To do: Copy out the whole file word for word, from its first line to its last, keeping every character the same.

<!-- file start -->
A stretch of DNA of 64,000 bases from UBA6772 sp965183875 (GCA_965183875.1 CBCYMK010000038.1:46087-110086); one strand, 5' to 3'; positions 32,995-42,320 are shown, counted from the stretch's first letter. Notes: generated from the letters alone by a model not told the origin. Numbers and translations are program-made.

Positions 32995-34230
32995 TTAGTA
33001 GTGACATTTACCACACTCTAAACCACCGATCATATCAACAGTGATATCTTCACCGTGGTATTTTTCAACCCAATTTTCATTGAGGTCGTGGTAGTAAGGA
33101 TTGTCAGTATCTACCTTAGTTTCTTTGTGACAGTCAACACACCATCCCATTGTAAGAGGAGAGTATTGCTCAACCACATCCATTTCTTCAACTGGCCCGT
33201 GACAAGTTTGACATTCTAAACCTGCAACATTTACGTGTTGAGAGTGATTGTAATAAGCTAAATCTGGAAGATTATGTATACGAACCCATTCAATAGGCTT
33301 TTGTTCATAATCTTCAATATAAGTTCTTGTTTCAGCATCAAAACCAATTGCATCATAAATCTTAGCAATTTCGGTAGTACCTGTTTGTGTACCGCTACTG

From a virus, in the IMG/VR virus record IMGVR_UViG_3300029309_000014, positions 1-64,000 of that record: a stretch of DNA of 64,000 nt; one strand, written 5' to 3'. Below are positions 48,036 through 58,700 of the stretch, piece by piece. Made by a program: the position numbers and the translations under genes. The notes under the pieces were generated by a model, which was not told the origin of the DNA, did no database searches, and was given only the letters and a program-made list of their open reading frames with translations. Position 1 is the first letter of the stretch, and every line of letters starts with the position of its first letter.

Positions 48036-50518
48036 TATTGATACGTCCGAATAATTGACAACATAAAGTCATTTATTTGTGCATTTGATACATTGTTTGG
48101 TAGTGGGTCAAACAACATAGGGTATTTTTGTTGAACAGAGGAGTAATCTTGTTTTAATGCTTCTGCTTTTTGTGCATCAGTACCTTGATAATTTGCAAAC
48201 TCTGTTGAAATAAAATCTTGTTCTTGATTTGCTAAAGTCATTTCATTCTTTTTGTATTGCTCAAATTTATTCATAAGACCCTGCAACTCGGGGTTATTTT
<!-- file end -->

A stretch of DNA of 64,000 bases from UBA6772 sp965183875 (GCA_965183875.1 CBCYMK010000038.1:46087-110086); one strand, 5' to 3'; positions 32,995-42,320 are shown, counted from the stretch's first letter. Notes: generated from the letters alone by a model not told the origin. Numbers and translations are program-made.

Positions 32995-34230
32995 TTAGTA
33001 GTGACATTTACCACACTCTAAACCACCGATCATATCAACAGTGATATCTTCACCGTGGTATTTTTCAACCCAATTTTCATTGAGGTCGTGGTAGTAAGGA
33101 TTGTCAGTATCTACCTTAGTTTCTTTGTGACAGTCAACACACCATCCCATTGTAAGAGGAGAGTATTGCTCAACCACATCCATTTCTTCAACTGGCCCGT
33201 GACAAGTTTGACATTCTAAACCTGCAACATTTACGTGTTGAGAGTGATTGTAATAAGCTAAATCTGGAAGATTATGTATACGAACCCATTCAATAGGCTT
33301 TTGTTCATAATCTTCAATATAAGTTCTTGTTTCAGCATCAAAACCAATTGCATCATAAATCTTAGCAATTTCGGTAGTACCTGTTTGTGTACCGCTACTG

From a virus, in the IMG/VR virus record IMGVR_UViG_3300029309_000014, positions 1-64,000 of that record: a stretch of DNA of 64,000 nt; one strand, written 5' to 3'. Below are positions 48,036 through 58,700 of the stretch, piece by piece. Made by a program: the position numbers and the translations under genes. The notes under the pieces were generated by a model, which was not told the origin of the DNA, did no database searches, and was given only the letters and a program-made list of their open reading frames with translations. Position 1 is the first letter of the stretch, and every line of letters starts with the position of its first letter.

Positions 48036-50518
48036 TATTGATACGTCCGAATAATTGACAACATAAAGTCATTTATTTGTGCATTTGATACATTGTTTGG
48101 TAGTGGGTCAAACAACATAGGGTATTTTTGTTGAACAGAGGAGTAATCTTGTTTTAATGCTTCTGCTTTTTGTGCATCAGTACCTTGATAATTTGCAAAC
48201 TCTGTTGAAATAAAATCTTGTTCTTGATTTGCTAAAGTCATTTCATTCTTTTTGTATTGCTCAAATTTATTCATAAGACCCTGCAACTCGGGGTTATTTT